The economic reform experiences of the Central Asian states during 1992–98 indicate considerable progress in the region, as a whole, toward establishing a sound macroeconomic environment, but mixed success with structural reforms. Several important lessons can be drawn from the diverse experiences of the five countries in meeting the challenges posed by transition.
This paper discusses the significant overall progress with macro stabilization of these transition countries during 1992-1997. While average inflation declined steadily since 1992, output fell significantly for many of these countries during this period, and it was not unti 1996-97 that as a group they experienced positive growth, financial policies, the current account, competitiveness, debt-and non-debt-creating capital flows, and the initial impact of the Asian crisis.
The International Monetary and Finance Committee at its 2004 Annual Meetings called on the international community to provide assistance including “further debt relief” to low-income countries for achieving the Millennium Development Goals (MDGs). It reaffirmed the Fund’s “important role” in supporting lowincome countries and called on the Fund to consider “further debt relief and its financing.” More impetus for this request was provided by various recent proposals (summarized in Annex I). At their meeting in London in February, G7 Finance Ministers expressed their willingness to provide as much as 100 percent multilateral debt relief.
This paper reviews economic developments in Turkmenistan during 1994–98. Turkmenistan reduced gas exports and suffered a decline in real GDP of close to 40 percent during 1993–95. At the same time, it stepped up foreign borrowing and constrained imports by limiting access to foreign exchange to sustain gross international reserves at the equivalent of 6–9 months of imports. The distortions associated with the perpetuation of central controls, coupled with an accommodating monetary policy, led to financial instability, raising annual average inflation rates to close to 1,500 percent during 1993–95.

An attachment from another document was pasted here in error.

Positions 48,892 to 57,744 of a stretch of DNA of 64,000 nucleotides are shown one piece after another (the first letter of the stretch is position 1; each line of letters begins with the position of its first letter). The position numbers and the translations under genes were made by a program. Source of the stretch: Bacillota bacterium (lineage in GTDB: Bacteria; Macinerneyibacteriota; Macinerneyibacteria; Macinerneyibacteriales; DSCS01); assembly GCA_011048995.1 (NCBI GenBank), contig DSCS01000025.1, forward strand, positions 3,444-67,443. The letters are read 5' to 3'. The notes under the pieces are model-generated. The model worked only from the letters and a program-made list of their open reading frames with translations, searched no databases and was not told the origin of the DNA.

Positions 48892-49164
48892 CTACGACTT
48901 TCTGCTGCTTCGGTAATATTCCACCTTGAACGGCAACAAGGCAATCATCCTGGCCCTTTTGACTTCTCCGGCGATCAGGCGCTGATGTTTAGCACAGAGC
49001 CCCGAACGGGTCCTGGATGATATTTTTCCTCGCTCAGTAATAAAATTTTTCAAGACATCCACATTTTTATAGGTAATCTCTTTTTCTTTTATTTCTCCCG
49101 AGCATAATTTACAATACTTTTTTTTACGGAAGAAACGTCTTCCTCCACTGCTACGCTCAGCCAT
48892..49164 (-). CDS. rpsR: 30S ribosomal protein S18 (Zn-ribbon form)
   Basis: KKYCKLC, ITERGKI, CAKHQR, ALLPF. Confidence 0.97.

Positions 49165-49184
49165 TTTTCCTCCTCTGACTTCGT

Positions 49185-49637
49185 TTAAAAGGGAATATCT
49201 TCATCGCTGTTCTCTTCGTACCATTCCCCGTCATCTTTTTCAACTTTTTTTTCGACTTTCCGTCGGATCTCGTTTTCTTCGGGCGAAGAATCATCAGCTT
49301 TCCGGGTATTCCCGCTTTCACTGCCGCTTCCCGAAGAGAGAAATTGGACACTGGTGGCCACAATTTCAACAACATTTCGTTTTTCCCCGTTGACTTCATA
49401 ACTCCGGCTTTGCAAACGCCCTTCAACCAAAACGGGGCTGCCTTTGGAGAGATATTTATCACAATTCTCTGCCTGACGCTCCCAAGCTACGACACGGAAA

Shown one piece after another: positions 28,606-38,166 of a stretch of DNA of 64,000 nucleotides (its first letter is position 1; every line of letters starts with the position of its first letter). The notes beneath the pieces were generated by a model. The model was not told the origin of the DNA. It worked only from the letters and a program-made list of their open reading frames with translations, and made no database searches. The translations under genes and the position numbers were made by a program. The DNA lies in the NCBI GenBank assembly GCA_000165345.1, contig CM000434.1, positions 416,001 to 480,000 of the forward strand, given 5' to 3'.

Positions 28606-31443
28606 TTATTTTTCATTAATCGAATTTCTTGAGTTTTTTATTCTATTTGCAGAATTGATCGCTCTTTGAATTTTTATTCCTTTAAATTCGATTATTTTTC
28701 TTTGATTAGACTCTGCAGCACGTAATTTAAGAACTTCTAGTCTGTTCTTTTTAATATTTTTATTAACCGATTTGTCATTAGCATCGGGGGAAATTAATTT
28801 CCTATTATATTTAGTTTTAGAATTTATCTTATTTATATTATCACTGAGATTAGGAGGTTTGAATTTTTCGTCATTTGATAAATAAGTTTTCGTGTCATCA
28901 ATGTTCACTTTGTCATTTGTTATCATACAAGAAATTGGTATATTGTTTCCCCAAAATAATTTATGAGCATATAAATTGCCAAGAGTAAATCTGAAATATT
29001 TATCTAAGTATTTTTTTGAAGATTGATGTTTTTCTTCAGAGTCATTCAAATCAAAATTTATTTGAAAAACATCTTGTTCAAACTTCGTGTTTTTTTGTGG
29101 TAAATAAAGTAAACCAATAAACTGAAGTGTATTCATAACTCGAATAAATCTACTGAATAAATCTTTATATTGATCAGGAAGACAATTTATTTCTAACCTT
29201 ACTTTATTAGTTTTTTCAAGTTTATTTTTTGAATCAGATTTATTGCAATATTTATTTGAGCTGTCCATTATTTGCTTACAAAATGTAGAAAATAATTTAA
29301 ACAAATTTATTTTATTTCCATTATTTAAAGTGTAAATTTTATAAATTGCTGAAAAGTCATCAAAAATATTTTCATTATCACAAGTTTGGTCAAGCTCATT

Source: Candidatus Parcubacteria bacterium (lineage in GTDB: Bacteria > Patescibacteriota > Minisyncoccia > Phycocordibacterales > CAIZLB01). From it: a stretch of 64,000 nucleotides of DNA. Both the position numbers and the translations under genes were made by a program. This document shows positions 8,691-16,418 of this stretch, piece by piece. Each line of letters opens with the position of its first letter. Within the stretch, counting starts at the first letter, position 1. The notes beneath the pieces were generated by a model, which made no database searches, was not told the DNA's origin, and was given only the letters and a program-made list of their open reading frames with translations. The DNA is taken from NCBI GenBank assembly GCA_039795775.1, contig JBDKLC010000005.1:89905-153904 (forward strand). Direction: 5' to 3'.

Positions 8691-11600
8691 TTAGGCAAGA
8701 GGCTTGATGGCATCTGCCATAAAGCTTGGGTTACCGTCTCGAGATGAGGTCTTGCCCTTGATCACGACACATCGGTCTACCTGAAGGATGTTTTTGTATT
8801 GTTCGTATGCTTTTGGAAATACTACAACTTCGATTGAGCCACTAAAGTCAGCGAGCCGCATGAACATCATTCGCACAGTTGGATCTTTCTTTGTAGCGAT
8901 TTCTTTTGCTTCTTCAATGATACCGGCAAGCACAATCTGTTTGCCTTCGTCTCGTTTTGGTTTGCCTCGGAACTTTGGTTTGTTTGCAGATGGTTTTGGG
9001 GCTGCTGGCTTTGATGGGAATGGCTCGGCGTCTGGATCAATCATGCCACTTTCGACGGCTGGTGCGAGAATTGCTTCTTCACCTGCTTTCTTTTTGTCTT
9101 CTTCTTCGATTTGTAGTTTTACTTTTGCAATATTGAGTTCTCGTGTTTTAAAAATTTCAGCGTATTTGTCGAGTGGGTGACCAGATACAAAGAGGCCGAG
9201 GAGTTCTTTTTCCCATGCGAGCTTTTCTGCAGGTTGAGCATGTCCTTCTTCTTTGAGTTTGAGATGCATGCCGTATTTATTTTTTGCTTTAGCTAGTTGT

This paper reviews economic developments in Turkmenistan during 1994–97. To address the growing economic difficulties, the government announced an economic reform package for 1996, which aimed at achieving a recovery in output, sharply lowering inflation, maintaining a strong reserve position, and promoting private sector development. The reform package had mixed success. Monetary and credit policy was generally restrained until late 1996, contributing to a moderation in inflation. However, economy-wide public sector wages were doubled in October, against a background of continued payment difficulties in the gas sector and a decline in GDP.
This Background Paper and Statistical Appendix for Turkmenistan examines the developments since November 1993, when the manat was introduced as the national currency. Developments in the real sector and systemic reforms are discussed. Fiscal policies, monetary and credit policies, external developments, and the exchange and trade system are described. The paper highlights that over the medium term, the path toward sustainable growth clearly includes the development of alternative routes for the shipment of gas outside the territory of the Former Soviet Union.
This paper reviews economic developments in Turkmenistan during 1996–99. Inflation is an issue in Turkmenistan. The trend decline that started in mid-1996 came to a halt in late 1998 and inflation continued to increase in 1999. By mid-1999, 12-month inflation had increased to 25 percent. Owing to payment problems, gas exports to Ukraine were discontinued in early 1997, resulting in a sharp decline in real GDP in that year. In 1998, gas exports did not resume, other than small deliveries to Iran through a new pipeline that had become operational at end-1997.
This paper reviews economic developments in Turkmenistan during 1992–96. There was a general strengthening of centralized controls during 1993–95 to protect international reserves. Monetary and exchange rate policies were geared toward sustaining a network of implicit taxes and subsidies that helped promote selected areas of economic activity and provide social protection. Real GDP declined by nearly 19 percent in 1994, reflecting, for the most part, contraction of the gas and cotton sectors. Gas production declined continuously from 87.8 billion cubic meters in 1990 to 35.7 billion cubic meters in 1994.